President Michel Sleiman is poised to take a more aggressive legislative role in the next government and is particularly interested in amending the constitution. He wants to strengthen state institutions and expand some of the president’s powers but is likely to face stiff opposition.
Since taking office, Sleiman has repeatedly talked about reforming things like Lebanon’s crippled power sector, and sources close to him say he is also interested in finding legal ways to prevent parliament and the cabinet from being paralyzed every time the country’s politicians disagree. In a speech at August 1’s Army Day celebration, Sleiman said he wanted to close constitutional “gaps” that help impede democracy in Lebanon and suggested amending the constitution to “guarantee a balance of powers.”
Nazem Khoury, a close friend of the president and one of his advisors, told NOW that Sleiman will use whatever weight he has in the new government to push through reforms and constitutional amendments in an effort to “strengthen state institutions.”
One example of a constitutional change that would achieve the president’s aims is imposing a time limit on forming new governments, according to Rafik Khoury, editor of Al-Anwar newspaper. Lebanon’s politicians have been wrangling for over seven weeks to form a new cabinet, and the constitution currently has no mechanism to force them to hurry.
“The president wants to amend the constitution with consensus so that institutions function properly,” Khoury told NOW.
In fact, according to constitutional expert Antoine Saad, there are several other aspects of the constitution that allow for political disagreement to derail state work. Saad told NOW that he recently met with Sleiman to discuss several changes to the constitution that would decrease the opportunity for political deadlocks to paralyze the state and add to the president’s constitutionally-granted powers.
Saad published his proposals in An-Nahar, and they include allowing the president to call the Council of Ministers into session (a power now vested only in the prime minister), allowing the president to reject administrative decrees issued by individual ministers and giving him the right to dismiss underperforming ministers in coordination with the prime minister.
Of course, making any changes to the constitution is no easy task, especially if an amendment gives the head of state more power. With the 1989 Taif Agreement, which amended the constitution and ended the civil war, executive power was transferred from the president to the prime minister and cabinet. The amount of power held by Lebanon’s Christian community, which is guaranteed the presidency by the unwritten 1943 National Pact, has long been a contentious national issue, and the country’s non-Christian politicians are likely to view any attempt to increase presidential power quite skeptically. Sleiman would have to convince two-thirds of the 128-member parliament to go along with him on any constitutional change.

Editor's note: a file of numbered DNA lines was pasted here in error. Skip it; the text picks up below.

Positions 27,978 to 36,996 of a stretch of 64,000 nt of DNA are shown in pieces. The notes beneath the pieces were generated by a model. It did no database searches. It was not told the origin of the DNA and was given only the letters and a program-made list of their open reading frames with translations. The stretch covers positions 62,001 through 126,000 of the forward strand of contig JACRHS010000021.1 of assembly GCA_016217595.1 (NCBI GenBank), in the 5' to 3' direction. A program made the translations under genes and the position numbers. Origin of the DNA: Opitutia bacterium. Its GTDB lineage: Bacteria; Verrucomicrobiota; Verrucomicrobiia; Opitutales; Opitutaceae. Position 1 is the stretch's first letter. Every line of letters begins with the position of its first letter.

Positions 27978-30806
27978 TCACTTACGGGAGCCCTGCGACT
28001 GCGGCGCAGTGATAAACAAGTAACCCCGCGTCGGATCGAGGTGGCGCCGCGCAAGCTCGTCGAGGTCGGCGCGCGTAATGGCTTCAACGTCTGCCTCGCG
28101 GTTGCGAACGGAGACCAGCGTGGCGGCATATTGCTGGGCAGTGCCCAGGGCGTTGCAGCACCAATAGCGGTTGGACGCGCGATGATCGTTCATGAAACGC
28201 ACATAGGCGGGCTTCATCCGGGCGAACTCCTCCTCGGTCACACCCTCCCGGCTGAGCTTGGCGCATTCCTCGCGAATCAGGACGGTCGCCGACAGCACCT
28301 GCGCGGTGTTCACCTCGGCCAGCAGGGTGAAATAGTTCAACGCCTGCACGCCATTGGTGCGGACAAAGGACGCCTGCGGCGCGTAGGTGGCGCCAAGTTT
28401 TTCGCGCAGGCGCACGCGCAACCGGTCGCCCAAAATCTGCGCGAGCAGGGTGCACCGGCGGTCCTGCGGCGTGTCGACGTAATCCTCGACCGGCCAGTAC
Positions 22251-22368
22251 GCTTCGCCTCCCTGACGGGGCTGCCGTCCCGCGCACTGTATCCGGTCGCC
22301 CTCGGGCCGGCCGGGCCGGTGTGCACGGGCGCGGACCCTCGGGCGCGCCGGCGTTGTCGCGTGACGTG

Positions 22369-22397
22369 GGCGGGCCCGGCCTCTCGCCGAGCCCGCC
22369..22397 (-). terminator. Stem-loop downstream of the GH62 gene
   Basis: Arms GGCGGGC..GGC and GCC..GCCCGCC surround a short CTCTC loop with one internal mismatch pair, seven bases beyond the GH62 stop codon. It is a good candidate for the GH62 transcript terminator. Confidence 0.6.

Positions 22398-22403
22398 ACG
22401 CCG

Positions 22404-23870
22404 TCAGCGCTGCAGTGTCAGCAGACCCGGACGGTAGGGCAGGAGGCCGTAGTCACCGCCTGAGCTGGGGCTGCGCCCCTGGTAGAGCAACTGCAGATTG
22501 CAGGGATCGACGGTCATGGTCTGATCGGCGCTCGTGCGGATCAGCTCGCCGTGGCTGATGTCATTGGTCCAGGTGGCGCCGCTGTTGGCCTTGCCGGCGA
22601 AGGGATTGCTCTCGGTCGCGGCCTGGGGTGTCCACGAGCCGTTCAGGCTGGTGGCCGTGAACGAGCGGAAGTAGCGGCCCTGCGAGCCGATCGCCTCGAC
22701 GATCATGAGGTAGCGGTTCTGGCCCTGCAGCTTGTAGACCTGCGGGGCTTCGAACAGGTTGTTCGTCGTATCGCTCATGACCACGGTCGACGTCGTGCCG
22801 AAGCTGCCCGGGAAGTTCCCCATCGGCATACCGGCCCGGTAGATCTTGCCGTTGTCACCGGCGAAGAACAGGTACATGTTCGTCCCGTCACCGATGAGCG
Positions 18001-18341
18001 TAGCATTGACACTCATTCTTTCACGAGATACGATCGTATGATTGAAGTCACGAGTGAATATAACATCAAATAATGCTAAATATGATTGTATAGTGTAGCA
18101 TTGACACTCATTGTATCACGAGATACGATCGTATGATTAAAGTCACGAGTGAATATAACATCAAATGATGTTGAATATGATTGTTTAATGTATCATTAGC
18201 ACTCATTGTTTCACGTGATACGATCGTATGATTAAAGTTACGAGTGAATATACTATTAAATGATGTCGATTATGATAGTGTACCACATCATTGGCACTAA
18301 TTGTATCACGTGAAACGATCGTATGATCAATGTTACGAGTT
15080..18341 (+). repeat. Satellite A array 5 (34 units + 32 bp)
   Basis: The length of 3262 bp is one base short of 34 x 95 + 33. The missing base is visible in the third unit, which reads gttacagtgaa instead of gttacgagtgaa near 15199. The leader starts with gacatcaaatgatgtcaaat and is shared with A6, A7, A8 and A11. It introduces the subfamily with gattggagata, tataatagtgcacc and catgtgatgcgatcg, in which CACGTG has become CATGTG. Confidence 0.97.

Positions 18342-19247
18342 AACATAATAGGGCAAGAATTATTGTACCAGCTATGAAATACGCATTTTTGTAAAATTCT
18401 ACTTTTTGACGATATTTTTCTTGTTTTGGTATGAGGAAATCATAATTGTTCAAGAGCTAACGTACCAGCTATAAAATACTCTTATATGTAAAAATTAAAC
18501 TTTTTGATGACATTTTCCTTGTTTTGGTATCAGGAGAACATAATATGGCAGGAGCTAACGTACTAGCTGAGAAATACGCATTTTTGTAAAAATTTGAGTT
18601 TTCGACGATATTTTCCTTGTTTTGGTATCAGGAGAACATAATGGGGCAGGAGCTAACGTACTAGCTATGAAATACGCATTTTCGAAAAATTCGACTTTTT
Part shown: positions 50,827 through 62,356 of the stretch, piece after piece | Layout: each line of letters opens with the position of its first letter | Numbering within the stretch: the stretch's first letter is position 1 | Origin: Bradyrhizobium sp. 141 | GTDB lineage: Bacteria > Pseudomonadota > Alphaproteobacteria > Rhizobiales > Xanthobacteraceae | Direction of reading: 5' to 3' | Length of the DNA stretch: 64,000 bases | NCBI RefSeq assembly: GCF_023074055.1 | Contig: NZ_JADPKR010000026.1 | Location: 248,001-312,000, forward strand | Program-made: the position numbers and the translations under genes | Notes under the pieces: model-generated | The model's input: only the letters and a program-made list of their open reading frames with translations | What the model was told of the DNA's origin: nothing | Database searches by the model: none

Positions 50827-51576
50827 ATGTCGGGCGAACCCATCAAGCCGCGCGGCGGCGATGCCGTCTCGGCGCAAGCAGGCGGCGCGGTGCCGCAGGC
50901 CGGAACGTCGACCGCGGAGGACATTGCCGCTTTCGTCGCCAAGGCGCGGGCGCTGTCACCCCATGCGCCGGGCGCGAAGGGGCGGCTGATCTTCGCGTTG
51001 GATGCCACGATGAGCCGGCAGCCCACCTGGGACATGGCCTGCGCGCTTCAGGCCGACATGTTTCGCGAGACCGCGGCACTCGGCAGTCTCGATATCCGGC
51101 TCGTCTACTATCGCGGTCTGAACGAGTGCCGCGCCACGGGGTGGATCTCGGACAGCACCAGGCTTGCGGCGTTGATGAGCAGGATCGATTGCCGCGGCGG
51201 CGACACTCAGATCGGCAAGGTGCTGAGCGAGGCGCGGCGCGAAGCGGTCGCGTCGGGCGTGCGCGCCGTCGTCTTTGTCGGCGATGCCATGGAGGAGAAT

Opening up a debate about the “balance of powers” among the Maronite president, Sunni prime minister and Shia speaker of parliament would also renew debate between the Sunni and Shia about which powers those communities have. The Shia are thought to be the largest community in Lebanon numerically, and the Sunni may shun debate on amending the constitution for fear the conversation may turn to a more equal distribution of power between the prime minister and speaker.
Sleiman, according to Nazem Khoury, has the state’s interests at heart, but it cannot be denied that many Christians feel Taif stripped too much of their power. The president may be making a more political statement, positioning himself at the vanguard of defending the rights and power of Lebanon’s Christians. He certainly cannot be oblivious to the challenges he faces in trying to amend the constitution, even if he does present any change as an effort to strengthen the state as a whole. Lebanese politicians, according to Charles Chartouni, a professor of Sociology and Political Science at Lebanese University, have a vested interest in maintaining the status quo and are not likely to tackle something as contentious as constitutional change. Sleiman is a product of the army and is not necessarily used to or adept at playing the game of politics, Chartouni argued.
“These people will never tolerate anything they cannot control,” he said. “[Sleiman’s] going to try, but I don’t know to what extent his previous career and his earlier experience will allow him to beat these people on their own court.”